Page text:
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First of a new gen­er­a­tion of Nvidia cards

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Ray tracing goes hard­ware; end of the URL; top Mac app is spy­ware; Win 7 earns re­prieve; Huawei cheats.

THE LAUNCH of a ma­jor new range of graph­ics cards is al­ways a no­table event, but Nvidia’s new GeForce RTX range is some­thing be­yond that. Th­ese are the first of a whole new gen­er­a­tion of cards based on the Tur­ing GPU. Nvidia’s pres­i­dent, Jensen Huang, has claimed this is the com­pany’s most im­por­tant GPU since the Tesla, in 2006. It shows where cards are head­ing over the next few years, and it’s go­ing to look sump­tu­ous.

There are three new cards ini­tially: The RTX 2080 Ti and RTX 2080 are due first ( and we’ve got one—see page 76). The Ti ver­sion is an eye­wa­ter­ing $999; the plain ver­sion is a still-sub­stan­tial $699. The RTX 2070 is due to fol­low in a month, at around $499. There are Founders Edi­tions, too, for an ex­tra $100–200. Th­ese are huge prices, even if they are the van­guard of a new gen­er­a­tion.

The flag­ship RTX 2080 Ti has a “Big Tur­ing” GPU, with 4,352 CUDA cores, 11GB of VRAM, and can man­age 13.4Tflops, with a hefty 250W TDP. The 2080 has 8GB of mem­ory and 2,944 CUDA cores. It churns out 10.1Tflops. The 2070 comes in at 7.5Tflops and is armed with 2,304 CUDA cores.

The fuss is en­cap­su­lated in the “RTX” part of the name. Th­ese cards have been built to hard­ware-ac­cel­er­ate ray tracing, a first for con­sumer cards. They em­ploy Nvidia’s ray­trac­ing API, RTX, launched in March. This is com­pat­i­ble with Mi­cro­soft’s DirectX Ray­trac­ing, DXR. Full real-time ray tracing may be a goal, but it’s a bit much to ask for just yet. RTX en­ables se­lec­tive ray tracing, a hy­brid sys­tem that en­ables spe­cific parts or as­pects of a ras­ter­ized scene to be mapped out the hard way. Great for cre­at­ing re­al­is­tic shad­ows and high­lights. The Tur­ing GPUs con­tain what Nvidia calls an RT core, ded­i­cated to run­ning spe­cific ray-tracing cal­cu­la­tions. It also boasts hard­ware AI, a ma­chine­learn­ing en­gine to pre­dict the work­flow.

As yet, we have no game de­vel­oped from scratch to make use of ray tracing; it’s all added sparkle. So far, there are 11 games with some as­pects of ray-tracing sup­port. This is still a crush­ingly com­plex process—turn on ray tracing in Bat­tle­field V, and your frame rate can drop to 60fps at 1080p, and that’s us­ing the 2080 Ti.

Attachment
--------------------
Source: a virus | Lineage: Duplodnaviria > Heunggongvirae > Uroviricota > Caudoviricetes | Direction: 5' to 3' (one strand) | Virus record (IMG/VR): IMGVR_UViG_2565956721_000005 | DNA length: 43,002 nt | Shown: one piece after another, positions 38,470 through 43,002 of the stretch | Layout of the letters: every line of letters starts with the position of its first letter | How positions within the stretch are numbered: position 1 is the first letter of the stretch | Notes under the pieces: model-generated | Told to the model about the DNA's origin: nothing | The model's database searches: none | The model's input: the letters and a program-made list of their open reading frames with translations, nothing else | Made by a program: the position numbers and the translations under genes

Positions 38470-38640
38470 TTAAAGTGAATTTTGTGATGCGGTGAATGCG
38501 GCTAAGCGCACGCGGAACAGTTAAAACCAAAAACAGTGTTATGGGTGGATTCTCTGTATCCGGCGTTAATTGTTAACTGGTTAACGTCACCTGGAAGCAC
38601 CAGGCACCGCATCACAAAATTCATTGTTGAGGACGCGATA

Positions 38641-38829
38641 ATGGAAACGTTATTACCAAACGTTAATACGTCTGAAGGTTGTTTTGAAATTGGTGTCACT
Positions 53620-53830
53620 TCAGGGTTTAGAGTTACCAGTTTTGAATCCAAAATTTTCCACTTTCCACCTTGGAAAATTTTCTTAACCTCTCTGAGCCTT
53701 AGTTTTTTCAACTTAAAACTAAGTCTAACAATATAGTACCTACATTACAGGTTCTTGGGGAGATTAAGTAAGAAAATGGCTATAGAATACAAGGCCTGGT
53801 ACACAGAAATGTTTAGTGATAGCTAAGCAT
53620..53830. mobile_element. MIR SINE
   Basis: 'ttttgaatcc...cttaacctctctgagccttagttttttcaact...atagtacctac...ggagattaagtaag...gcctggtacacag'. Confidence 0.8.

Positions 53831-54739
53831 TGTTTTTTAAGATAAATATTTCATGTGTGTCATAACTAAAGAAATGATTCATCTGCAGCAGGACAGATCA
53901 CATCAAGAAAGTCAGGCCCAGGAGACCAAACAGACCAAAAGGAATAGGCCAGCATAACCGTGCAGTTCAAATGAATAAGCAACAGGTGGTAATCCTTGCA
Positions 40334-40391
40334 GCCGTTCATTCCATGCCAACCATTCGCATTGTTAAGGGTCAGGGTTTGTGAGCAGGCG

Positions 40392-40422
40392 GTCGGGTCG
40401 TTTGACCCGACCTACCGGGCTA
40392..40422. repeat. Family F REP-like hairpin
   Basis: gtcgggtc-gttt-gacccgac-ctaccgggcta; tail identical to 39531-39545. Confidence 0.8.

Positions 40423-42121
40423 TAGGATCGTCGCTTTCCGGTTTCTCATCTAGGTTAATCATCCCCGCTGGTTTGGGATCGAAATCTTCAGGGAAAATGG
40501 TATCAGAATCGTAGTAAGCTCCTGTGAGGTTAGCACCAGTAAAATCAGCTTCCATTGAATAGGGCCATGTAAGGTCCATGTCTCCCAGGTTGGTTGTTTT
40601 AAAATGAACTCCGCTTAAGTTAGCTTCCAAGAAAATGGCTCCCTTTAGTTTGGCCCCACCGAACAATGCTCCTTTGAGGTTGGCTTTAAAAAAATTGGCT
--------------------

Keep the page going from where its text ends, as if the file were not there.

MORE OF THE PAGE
Nvidia’s pre­vi­ous GPU ar­chi­tec­ture, Pas­cal, isn’t go­ing any­where just yet ei­ther. Only the top of the range gets Tur­ing GPUs for now. For more main­stream mar­kets, the 10-se­ries GTX range will soldier on. It’s widely thought that the lower 20-se­ries cards won’t sup­port RTX ei­ther. Rather than de­liver a sub-par ex­pe­ri­ence, they will skip it al­to­gether.

Where is AMD? Well, it also has a ray-tracing API, RadeonRays, but for now it seems to be con­tent to sit this one out and let Nvidia take the high ground, while it con­cen­trates on the big­ger mar­kets lower down the tree.

This is the big­gest launch from Nvidia for years. It has pitched th­ese first cards very high, which has al­ready prompted some push­back, es­pe­cially as there’s so lit­tle to run the RTX hard­ware on at the mo­ment. The first gen­er­a­tion of any new ar­chi­tec­ture is of­ten among the most ex­pen­sive, but never the best. If you buy a 2080 Ti just for ray tracing, you’ll be dis­ap­pointed for now, with few games as yet, and those have lim­ited sup­port. What it does do is point the way, and the way leads to won­der­ful graph­ics. Yes, for now it’s go­ing to be painfully pricey, but the first step to bring­ing real-time ray tracing to your desk­top has been made.

As yet, we have no game de­vel­oped from scratch to make use of ray tracing.

Nvidia’s RTX cards have real-time ray tracing builtinto their Tur­ing GPUs.

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